Monday, June 15, 2015

21 days to Internet virality - I think.

Our principal is trying to raise the school’s profile and encourages the staff and students to tweet positive things about the school.  She said, “I’m hoping some of these go viral.”  I see many problems with that statement, one of which is that unless something is very unusual, interesting or relates to a ton of people, not many things “go viral.”  Most of the things that "go viral" related to schools aren't the kind of news about a school that administrators want to spread.  

It hasn’t stopped people from trying, though it should. 

Remember how I wrote about our PD last week, and how it would take a minimum of three weeks of documentation to get a behavior specialist to help you?  After we finished all of our training for the day, the staff split to go to several different sessions of our own choosing.  Following those sessions, we were supposed to meet with our grade level teams before going home.  As I am a trustworthy employee who is considered part of “special teams” (meaning they don’t know where to put me because I teach multiple grade levels and different elective classes), I dutifully finished my session, graded some papers, made copies for the next day’s lesson and left two hours early.  I was gratified to see several other teachers sneaking out as well.  It was neat how we all walked casually and kept looking over our shoulders, like we “just had to get something out of the car.”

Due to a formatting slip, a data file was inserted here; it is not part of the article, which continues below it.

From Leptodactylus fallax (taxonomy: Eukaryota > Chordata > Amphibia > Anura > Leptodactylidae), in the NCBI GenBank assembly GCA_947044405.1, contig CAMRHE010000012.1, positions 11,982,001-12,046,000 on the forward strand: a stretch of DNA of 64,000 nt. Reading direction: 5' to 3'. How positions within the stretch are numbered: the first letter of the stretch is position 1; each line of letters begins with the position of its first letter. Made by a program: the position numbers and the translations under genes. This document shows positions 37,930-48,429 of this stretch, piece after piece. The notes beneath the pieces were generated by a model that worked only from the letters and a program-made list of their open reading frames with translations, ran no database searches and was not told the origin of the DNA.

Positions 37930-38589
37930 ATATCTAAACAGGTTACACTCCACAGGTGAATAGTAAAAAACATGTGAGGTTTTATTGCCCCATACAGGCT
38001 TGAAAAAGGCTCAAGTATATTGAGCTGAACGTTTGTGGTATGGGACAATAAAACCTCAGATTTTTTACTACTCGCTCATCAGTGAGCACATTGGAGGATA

Later that evening, as I complained to everyone around me about the waste of my day, I decided to check my social media.  I checked Facebook, Instagram and then Twitter.  Three tweets popped up from Ms. Hicks, another English teacher:

Behavioral RTI training- make for better students #4kids

Behavior intervention apps to guide classroom management... #happykids #4kids

21 days to better behavior #happykids #4kids

Apparently, this was her take on our training with the behavioral specialists, who are supposed to help us manage kids that are unmanageable.  The "apps" they suggested were checklists that had to be completed in order for them to come assist the teacher with the student. 

I could have SWORN that the behavior interventionists said it would take 3-6 weeks of documentation before you could even ask them for help, not 3 weeks until the behavior improves.  She must have gone to a VERY different training.  It sounded more fun than mine.  Apparently, all this intervention training makes kids happy and excellent.  Who knew?

But maybe we also have different outlooks on life.  I suppose I tend to be a glass-is-half-empty-type person, while she is a massive-suckup-type person.

I'm sure the biggest question you're dying to ask now is "did the tweets go viral?!!"  If your definition of viral is having the principal favorite all the tweets, then mission accomplished.  Did it counteract the fact that the cops showed up at the school the next day?

I guess not, but remember it's "21 days to better behavior," not a "better public image."  That takes at least 22 days.